NASA has successfully launched its first rocket from Australian soil in more than a quarter of a century.
After rain and wind delayed the launch by more than an hour, the suborbital sounding rocket took off just after midnight on Monday morning from the newly constructed Arnhem Space Centre, on the remote eastern edge of the Northern Territory.
It marks the first commercial space launch in Australia's history and NASA's first rocket launch from a commercial spaceport outside of the United States.
The rocket — which is expected to fly about 300 kilometres into space above Arnhem Land — is conducting astrophysics studies that can only be undertaken in the Southern Hemisphere, NASA said.
Sky lights up 'in the blink of an eye'
Around 100 VIPs — scientists, politicians, local community members, Indigenous leaders and the media — were shuttled out to watch the launch, from a viewing platform about 800 metres away and not far from the site of the annual Garma Festival.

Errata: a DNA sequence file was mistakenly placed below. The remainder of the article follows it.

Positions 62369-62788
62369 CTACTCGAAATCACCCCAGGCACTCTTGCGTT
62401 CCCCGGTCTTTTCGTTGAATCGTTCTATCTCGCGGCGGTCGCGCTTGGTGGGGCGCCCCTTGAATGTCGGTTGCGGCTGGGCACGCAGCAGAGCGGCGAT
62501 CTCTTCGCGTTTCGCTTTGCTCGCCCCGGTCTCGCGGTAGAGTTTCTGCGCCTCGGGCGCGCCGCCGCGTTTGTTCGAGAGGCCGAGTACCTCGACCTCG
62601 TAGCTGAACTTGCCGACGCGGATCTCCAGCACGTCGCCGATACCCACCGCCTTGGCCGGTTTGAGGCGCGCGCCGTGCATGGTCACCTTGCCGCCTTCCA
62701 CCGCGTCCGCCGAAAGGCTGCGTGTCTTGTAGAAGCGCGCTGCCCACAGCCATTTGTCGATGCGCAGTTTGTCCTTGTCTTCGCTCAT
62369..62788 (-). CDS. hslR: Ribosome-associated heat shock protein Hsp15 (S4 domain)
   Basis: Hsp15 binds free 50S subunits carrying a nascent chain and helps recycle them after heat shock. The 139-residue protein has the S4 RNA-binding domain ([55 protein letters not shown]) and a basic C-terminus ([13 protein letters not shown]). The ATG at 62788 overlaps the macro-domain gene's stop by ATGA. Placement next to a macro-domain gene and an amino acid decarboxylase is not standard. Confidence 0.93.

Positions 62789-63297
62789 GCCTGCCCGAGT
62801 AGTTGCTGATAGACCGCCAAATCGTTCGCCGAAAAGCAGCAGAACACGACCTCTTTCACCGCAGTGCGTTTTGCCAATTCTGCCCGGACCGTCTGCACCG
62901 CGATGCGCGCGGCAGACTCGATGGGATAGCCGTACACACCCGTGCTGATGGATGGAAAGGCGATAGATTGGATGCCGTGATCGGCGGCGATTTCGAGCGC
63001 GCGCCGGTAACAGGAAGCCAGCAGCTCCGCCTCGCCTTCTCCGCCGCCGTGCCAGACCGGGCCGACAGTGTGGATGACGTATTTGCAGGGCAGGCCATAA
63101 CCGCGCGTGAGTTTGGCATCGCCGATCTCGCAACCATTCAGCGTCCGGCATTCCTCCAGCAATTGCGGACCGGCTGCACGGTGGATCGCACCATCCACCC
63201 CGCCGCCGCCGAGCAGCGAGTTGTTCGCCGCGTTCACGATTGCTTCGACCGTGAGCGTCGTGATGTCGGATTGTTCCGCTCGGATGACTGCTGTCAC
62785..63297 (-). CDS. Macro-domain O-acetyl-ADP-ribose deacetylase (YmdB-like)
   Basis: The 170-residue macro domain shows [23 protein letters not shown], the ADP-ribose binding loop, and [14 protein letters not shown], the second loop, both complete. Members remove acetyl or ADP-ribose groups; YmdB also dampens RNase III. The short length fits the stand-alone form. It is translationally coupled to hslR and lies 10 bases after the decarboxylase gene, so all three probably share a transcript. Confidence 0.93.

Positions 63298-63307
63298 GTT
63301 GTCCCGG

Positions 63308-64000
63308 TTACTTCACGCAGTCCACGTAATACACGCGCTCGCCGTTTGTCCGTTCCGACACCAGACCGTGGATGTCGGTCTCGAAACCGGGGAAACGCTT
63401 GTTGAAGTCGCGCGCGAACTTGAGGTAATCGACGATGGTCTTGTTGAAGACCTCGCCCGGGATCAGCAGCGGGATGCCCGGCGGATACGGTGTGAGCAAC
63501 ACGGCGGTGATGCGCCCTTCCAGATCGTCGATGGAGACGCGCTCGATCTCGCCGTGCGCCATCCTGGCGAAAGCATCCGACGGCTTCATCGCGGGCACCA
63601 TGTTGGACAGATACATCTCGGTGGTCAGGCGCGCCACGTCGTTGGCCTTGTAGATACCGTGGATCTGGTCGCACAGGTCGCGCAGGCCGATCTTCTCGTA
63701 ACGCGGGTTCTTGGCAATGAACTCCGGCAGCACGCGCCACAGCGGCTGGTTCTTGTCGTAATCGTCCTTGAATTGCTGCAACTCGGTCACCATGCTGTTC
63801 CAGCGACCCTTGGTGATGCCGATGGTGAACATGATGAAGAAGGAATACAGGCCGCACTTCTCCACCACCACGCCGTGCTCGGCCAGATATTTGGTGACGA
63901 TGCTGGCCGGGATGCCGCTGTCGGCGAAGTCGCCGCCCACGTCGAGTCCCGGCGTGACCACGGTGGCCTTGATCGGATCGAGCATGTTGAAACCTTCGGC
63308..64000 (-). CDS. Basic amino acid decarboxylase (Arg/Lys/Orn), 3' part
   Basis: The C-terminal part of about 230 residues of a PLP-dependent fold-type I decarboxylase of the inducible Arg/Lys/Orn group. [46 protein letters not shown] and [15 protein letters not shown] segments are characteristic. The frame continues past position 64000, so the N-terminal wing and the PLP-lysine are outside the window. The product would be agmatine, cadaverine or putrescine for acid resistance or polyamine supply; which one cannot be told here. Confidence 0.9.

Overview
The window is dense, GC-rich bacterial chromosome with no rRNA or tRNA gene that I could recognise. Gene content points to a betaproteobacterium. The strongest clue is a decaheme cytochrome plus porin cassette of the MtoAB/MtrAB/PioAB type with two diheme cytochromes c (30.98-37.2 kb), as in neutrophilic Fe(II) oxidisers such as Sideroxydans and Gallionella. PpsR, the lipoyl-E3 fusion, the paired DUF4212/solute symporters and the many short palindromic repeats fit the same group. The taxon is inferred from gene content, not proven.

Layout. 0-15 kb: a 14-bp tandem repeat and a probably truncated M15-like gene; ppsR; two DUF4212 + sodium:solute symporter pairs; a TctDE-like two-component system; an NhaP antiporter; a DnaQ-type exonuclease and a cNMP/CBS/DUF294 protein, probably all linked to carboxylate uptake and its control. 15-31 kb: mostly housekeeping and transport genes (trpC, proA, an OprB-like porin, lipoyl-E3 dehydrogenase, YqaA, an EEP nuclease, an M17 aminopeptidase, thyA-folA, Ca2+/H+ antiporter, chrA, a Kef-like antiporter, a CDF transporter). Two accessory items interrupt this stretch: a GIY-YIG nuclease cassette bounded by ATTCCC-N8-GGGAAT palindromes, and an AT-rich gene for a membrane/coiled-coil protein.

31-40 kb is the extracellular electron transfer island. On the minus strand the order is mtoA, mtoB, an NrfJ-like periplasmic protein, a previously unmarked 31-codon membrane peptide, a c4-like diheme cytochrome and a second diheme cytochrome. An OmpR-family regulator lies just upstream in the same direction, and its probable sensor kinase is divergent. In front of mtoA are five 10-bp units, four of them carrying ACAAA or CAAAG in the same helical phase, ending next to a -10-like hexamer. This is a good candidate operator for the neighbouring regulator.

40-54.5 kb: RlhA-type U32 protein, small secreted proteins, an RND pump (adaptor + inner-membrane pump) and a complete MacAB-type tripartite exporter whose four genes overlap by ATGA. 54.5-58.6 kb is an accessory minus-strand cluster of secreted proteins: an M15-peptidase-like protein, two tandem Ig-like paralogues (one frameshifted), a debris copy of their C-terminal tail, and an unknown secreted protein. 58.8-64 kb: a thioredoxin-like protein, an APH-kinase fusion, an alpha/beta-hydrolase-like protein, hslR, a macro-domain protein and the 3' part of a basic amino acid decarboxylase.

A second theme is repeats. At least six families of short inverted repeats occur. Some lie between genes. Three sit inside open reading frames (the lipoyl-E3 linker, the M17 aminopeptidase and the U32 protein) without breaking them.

One person watching on was Yirrkala School co-principal Merrkiyawuy Ganambarr-Stubbs, who said it was "unbelievable for something like this to happen here on Yolngu country".
"It was in the blink of an eye, but to me, it was like it was in slow motion because the whole area just lit up," she said.
"And I just shook with amazement."
The rocket was visible for about 10 seconds, until just before it exited the earth's atmosphere.
Others in the nearby township of Nhulunbuy also had a chance to catch a brief glimpse of the rocket on its journey skyward, as did residents in nearby remote Yolngu communities and homelands.
Before the launch, dignitaries from both the United States and Australia gathered to speak about the historic moment.
US Consul-General Kathleen Lively said it reaffirmed the "deep partnership" between the two nations.
"Our collaboration is furthering space exploration, to improve our understanding of the solar system and the universe," she said.
The launch happened from land owned by the Yolngu people and was heralded by a senior leader of the Gumatj clan, Djawa Yunupingu.
"I've always thought this was going to be a new beginning [for the region]," he said.
Two more launches scheduled from Arnhem Land
Northern Territory Chief Minister Natasha Fyles, who was among the VIPs flown in for the occasion, said it was an "extremely proud" moment for Australia.
"Here on Yolngu land, young Territorians can look up at the sky and know what can be done," Ms Fyles said.
The inaugural launch was the first of three NASA launches scheduled to take place during June and July this year, with the next expected to blast off on July 4.